The really horrible intelligence failure was the one that sent us to Iraq, resulting in the deaths of 4,000 Americans and countless many more Iraqis. I didn't hear a squawk from the good senators then.
Lorraine Madison, St. Petersburg
Connecticut school killings
Guns don't make us safer
I am not satisfied with the failure of the White House and Congress to enact meaningful gun control in our country. Living in a state where 1 million of my neighbors carry concealed weapons does not make me proud.
We have many times the number of guns per citizen than other major nations. If more guns or concealed carry permits would make us safer, we would be the safest nation in the world. Instead, thousands of our citizens die every year due to gun violence.
Operating a car or an airplane requires rigorous testing, licensing and insurance. Owning a gun should require no less.
Steven Zeledon Sr., Ridge Manor
Three key changes
We need to take three critical steps to end this carnage.
First, ban semiautomatic weapons and weapons designed only to kill other people, and limit how much ammunition a person can purchase. Second, do a better job of identifying individuals who may be prone to violence and keep weapons out of their hands. Third, work at changing the violence-prone culture in this county. We immerse our children in violence through video games, movies and television. That has to change.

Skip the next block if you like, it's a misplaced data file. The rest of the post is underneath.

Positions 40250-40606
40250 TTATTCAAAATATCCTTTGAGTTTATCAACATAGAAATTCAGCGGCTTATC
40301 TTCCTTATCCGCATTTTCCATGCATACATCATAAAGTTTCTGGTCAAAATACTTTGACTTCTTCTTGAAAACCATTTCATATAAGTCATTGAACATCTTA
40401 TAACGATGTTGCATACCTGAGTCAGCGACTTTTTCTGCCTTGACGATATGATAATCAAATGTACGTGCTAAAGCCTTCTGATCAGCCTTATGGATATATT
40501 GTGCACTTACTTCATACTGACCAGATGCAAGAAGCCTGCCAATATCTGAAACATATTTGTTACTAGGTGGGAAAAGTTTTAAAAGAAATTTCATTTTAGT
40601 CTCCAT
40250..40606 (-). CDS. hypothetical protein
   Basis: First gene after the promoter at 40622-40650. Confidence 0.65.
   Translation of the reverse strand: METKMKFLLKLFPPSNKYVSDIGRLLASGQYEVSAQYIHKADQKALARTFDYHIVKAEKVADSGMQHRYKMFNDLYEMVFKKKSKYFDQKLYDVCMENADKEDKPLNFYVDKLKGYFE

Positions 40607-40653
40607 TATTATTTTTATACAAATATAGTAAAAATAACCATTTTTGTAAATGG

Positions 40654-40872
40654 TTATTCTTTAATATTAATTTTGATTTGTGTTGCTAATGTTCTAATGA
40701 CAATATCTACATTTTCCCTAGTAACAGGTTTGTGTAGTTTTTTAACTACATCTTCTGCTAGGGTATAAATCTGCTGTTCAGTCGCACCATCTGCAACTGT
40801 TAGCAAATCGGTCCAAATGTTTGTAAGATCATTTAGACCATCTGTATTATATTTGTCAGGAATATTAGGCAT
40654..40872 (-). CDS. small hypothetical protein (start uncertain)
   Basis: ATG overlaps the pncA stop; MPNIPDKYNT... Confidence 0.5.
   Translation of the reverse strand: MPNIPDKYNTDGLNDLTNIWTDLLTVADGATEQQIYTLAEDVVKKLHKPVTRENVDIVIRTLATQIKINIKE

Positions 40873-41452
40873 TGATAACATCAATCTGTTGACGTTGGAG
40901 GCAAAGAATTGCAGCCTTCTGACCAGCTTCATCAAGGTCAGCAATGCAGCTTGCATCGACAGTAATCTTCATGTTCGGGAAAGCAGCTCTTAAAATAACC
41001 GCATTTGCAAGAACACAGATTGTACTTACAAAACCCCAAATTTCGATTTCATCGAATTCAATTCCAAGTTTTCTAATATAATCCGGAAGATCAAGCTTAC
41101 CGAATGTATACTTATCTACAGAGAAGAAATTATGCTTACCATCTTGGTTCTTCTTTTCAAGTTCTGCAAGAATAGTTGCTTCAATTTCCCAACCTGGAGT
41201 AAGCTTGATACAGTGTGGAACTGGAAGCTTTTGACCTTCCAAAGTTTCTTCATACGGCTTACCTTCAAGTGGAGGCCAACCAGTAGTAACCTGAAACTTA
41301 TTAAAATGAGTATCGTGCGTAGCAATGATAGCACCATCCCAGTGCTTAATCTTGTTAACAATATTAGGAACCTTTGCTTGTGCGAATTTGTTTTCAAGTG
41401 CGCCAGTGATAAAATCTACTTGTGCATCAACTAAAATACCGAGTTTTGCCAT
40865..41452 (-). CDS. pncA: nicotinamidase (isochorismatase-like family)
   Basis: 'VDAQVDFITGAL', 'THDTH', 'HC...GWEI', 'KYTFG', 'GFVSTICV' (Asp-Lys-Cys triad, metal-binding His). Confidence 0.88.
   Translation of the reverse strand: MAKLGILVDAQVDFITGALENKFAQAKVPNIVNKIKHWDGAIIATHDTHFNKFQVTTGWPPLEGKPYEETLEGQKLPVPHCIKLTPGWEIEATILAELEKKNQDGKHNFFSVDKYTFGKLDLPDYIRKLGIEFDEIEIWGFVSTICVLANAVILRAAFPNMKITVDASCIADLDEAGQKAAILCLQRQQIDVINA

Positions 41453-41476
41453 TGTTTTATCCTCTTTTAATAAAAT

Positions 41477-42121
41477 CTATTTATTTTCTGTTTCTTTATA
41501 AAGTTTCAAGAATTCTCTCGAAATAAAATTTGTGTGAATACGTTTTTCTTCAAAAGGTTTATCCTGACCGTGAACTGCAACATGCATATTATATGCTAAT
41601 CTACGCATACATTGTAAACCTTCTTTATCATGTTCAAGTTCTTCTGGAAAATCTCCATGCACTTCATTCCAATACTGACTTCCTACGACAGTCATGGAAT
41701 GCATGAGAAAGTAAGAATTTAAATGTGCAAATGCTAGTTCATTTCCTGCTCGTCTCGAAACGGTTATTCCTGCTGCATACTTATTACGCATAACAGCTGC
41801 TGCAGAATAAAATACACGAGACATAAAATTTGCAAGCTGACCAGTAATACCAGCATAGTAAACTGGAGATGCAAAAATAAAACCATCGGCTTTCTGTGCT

Sharon Moehle, Dunedin
Guns too easily available
The day after the horrendous massacre in a Connecticut elementary school, the Times ran an editorial with suggestions on how to stem gun violence. One proposal was to have Congress close the federal loophole that allows the purchase of handguns at gun shows without the required background checks. In the same edition, the newspaper ran 29 separate classified ads offering handguns for sale — no three-day waiting period, ID or background check needed.
Vince Cocks, St. Petersburg
Treat mental illness
The Newtown, Conn., shootings bring to the front two issues. One we won't have easy solutions for: gun ownership and gun control. But for the other issue — mental health disease and its treatment — we do have solutions. We have never done mental health programs well, but in 1980s we decided to drastically reduce funding for treatment programs or not to do support them at all.
Mental health disease is devastating. But just the same as diabetes, high blood pressure or heart disease, it can be treated. Until we decide that mental health disease is well worth treating, we will continue to suffer preventable consequences.
Rick France, Tampa
Teachers should be armed
In light of a seeming epidemic of violence at schools, it would be wise to arm teachers with guns with instruction on how to use them. If that were the case, a criminal could be stopped before killing innocent children.
Lets face it, criminals will always have access to guns. It is the good people who need to have them in order to protect themselves, their families and especially our schoolchildren.
Shirley Volkert, Spring Hill